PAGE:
do this; or rather, there are lots of them, but all have their caveats and exceptions, and all inspire argument, which at times has been bitter. None of the ecologists following in Hutchinson’s wake have quite been able to draw the teeth of his question. To quote one of them, we still do not know why there are 700 species of birds in North America and not seven.
In the Homage, Hutchinson suggested that one explanation for the number of different species lay in the range of possible biological professions and addresses. Belonging to a species is like having a job: It’s a specialized way of making a living, and an evolutionary choice that closes off other employment options. By becoming excellent at one way of life, through adaptation, animals and plants become inept in others. You would no more set a sheep to catch a rabbit than you would employ a plumber to cut your hair. Tropical orchids would struggle on the tundra. Cows are good at digesting grass, bad at ant eating; pangolins, vice versa. Species divide up resources, and each species can exploit some so well that it can monopolize them. But due to life’s ubiquitous trade-offs, the ability to hog some resources comes at the cost of being able to use all of them, leaving other jobs vacant. If all organisms use energy in the same way, maybe diversity reflects the number of different ways to get it.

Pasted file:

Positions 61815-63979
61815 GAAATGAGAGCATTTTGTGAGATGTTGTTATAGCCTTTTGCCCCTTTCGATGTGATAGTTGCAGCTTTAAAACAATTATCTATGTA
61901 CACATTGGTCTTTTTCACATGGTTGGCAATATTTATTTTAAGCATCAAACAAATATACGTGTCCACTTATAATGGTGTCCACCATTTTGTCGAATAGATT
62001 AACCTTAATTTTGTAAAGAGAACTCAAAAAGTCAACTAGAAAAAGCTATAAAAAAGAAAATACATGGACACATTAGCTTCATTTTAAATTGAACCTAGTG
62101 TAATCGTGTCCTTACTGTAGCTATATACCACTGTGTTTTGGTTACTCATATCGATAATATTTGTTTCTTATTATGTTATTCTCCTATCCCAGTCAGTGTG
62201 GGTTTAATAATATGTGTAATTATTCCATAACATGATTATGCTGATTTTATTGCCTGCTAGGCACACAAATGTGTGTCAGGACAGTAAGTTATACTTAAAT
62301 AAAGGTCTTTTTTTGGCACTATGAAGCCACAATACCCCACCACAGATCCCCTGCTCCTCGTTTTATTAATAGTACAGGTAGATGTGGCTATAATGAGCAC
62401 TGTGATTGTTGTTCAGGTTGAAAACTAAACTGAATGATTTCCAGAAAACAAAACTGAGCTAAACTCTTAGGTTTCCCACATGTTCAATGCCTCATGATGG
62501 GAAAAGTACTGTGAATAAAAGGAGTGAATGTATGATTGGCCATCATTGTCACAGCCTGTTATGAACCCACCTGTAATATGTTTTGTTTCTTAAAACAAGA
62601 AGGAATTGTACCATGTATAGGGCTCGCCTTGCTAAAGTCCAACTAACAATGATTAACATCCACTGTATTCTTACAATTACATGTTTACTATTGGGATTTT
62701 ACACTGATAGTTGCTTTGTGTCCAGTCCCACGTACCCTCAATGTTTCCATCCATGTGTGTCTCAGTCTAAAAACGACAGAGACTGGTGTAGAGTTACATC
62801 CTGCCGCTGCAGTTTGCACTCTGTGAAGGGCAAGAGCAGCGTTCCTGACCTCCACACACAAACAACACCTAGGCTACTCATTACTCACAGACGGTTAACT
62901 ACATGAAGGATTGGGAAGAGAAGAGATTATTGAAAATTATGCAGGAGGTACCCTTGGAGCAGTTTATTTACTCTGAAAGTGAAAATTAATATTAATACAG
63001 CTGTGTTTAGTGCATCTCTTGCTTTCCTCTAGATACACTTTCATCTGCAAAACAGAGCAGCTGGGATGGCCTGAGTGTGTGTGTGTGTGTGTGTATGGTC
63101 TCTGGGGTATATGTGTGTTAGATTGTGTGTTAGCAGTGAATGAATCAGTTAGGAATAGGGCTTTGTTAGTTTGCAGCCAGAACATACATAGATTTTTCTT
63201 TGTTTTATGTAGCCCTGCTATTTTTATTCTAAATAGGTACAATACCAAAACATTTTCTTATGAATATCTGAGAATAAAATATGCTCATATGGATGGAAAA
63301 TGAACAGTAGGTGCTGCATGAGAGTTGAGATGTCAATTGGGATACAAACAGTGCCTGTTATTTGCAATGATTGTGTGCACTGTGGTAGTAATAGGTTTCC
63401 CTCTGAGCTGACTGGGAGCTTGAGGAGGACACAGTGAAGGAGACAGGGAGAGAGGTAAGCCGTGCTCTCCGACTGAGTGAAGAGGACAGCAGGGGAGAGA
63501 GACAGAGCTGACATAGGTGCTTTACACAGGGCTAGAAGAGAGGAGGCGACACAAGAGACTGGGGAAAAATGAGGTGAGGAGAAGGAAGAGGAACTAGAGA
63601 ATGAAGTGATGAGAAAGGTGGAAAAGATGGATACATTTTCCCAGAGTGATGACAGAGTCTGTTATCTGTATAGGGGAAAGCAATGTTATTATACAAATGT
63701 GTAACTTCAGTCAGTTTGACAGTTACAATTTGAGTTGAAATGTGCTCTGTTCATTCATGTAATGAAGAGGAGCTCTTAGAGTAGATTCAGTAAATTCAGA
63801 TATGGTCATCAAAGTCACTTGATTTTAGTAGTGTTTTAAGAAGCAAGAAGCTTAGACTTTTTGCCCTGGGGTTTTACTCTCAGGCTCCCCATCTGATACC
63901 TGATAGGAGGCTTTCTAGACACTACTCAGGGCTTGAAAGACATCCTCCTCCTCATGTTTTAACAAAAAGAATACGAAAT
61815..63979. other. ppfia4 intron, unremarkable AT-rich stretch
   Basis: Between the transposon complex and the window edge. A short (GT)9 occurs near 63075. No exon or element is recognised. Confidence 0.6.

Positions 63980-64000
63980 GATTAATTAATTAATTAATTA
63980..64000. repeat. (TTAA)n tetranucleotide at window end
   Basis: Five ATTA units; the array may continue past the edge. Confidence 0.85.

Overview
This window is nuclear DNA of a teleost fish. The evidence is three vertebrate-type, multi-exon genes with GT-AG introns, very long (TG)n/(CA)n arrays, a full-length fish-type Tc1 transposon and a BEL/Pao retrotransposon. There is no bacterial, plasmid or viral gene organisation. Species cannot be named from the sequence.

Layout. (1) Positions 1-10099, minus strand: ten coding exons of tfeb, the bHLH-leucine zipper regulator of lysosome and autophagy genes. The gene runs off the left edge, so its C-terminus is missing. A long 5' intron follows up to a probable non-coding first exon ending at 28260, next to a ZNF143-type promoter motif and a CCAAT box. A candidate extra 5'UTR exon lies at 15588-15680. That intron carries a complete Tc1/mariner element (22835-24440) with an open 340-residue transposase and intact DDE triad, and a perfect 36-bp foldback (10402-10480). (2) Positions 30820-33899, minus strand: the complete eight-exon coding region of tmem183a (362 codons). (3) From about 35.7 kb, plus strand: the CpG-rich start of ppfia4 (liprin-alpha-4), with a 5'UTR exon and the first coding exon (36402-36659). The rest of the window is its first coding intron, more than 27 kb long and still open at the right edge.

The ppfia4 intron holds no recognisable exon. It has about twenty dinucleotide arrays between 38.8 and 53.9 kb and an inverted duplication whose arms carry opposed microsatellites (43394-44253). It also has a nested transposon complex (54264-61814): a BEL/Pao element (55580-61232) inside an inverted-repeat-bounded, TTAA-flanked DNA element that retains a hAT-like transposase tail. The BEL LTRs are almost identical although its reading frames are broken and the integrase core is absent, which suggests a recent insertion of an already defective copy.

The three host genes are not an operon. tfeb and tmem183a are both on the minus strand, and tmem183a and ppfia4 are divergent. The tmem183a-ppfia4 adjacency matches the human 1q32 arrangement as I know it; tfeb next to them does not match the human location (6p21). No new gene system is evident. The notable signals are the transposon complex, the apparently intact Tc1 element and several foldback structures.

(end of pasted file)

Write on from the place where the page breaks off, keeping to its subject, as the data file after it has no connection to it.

The most fundamental difference in biological jobs is between those organisms that get energy from nonliving sources, called autotrophs, or self-feeders, and those that consume other organisms, called heterotrophs. Plants are the most obvious autotrophs—they use sunlight to build carbon dioxide into sugar—but not the only ones. Some microbes can fuel themselves from the chemical bonds in compounds such as ammonia and methane, using geothermal heat to break them apart. The first autotrophs, born in the ocean more than 3 billion years ago, probably did something similar.
Heterotrophs feed on sunlight by proxy, consuming the cells around them. This is how a food chain works, with autotrophs such as plants feeding herbivores and predators eating the herbivores and each